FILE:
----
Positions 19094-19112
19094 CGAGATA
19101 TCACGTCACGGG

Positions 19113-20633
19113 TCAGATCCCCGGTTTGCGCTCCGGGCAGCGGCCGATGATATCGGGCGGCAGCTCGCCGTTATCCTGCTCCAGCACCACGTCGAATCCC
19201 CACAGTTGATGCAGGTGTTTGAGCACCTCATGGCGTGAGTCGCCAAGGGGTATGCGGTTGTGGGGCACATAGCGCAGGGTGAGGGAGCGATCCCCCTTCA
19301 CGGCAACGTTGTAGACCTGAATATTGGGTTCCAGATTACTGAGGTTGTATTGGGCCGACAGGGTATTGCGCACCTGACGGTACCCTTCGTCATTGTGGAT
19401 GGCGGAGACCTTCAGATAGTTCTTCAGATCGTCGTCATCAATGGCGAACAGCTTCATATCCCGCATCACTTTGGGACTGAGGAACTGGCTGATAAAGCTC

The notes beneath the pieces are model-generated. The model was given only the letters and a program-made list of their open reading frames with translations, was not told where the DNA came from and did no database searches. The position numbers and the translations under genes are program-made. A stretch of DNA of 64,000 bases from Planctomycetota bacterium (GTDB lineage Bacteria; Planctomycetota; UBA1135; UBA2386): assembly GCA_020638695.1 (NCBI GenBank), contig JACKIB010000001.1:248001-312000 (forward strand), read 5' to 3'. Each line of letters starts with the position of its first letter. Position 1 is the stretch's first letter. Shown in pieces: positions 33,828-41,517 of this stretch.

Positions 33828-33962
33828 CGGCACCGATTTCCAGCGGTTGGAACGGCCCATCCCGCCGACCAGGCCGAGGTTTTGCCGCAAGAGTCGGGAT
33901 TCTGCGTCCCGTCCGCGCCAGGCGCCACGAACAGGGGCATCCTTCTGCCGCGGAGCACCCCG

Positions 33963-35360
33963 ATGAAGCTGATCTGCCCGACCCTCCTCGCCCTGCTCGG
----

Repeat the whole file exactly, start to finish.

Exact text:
Positions 19094-19112
19094 CGAGATA
19101 TCACGTCACGGG

Positions 19113-20633
19113 TCAGATCCCCGGTTTGCGCTCCGGGCAGCGGCCGATGATATCGGGCGGCAGCTCGCCGTTATCCTGCTCCAGCACCACGTCGAATCCC
19201 CACAGTTGATGCAGGTGTTTGAGCACCTCATGGCGTGAGTCGCCAAGGGGTATGCGGTTGTGGGGCACATAGCGCAGGGTGAGGGAGCGATCCCCCTTCA
19301 CGGCAACGTTGTAGACCTGAATATTGGGTTCCAGATTACTGAGGTTGTATTGGGCCGACAGGGTATTGCGCACCTGACGGTACCCTTCGTCATTGTGGAT
19401 GGCGGAGACCTTCAGATAGTTCTTCAGATCGTCGTCATCAATGGCGAACAGCTTCATATCCCGCATCACTTTGGGACTGAGGAACTGGCTGATAAAGCTC

The notes beneath the pieces are model-generated. The model was given only the letters and a program-made list of their open reading frames with translations, was not told where the DNA came from and did no database searches. The position numbers and the translations under genes are program-made. A stretch of DNA of 64,000 bases from Planctomycetota bacterium (GTDB lineage Bacteria; Planctomycetota; UBA1135; UBA2386): assembly GCA_020638695.1 (NCBI GenBank), contig JACKIB010000001.1:248001-312000 (forward strand), read 5' to 3'. Each line of letters starts with the position of its first letter. Position 1 is the stretch's first letter. Shown in pieces: positions 33,828-41,517 of this stretch.

Positions 33828-33962
33828 CGGCACCGATTTCCAGCGGTTGGAACGGCCCATCCCGCCGACCAGGCCGAGGTTTTGCCGCAAGAGTCGGGAT
33901 TCTGCGTCCCGTCCGCGCCAGGCGCCACGAACAGGGGCATCCTTCTGCCGCGGAGCACCCCG

Positions 33963-35360
33963 ATGAAGCTGATCTGCCCGACCCTCCTCGCCCTGCTCGG